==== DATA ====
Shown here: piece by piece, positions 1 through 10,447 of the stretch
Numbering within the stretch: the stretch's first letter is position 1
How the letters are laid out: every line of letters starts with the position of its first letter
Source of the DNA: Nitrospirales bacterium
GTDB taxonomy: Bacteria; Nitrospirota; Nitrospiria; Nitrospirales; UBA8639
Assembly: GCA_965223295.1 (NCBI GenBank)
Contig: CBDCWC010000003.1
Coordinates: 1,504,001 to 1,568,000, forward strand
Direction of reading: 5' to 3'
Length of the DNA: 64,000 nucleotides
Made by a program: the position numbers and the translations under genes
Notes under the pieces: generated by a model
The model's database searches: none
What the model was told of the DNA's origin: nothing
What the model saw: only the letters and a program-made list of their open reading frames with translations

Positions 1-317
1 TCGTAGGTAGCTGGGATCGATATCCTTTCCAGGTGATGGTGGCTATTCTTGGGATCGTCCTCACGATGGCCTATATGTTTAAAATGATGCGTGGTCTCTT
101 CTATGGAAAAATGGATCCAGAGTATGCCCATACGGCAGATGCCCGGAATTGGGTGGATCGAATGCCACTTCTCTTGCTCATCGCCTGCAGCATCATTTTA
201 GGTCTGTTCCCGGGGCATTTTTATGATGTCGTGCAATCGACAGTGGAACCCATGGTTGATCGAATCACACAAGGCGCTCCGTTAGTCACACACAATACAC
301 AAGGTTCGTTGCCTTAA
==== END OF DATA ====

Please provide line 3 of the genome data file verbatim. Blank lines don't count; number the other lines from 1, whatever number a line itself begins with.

How the letters are laid out: every line of letters starts with the position of its first letter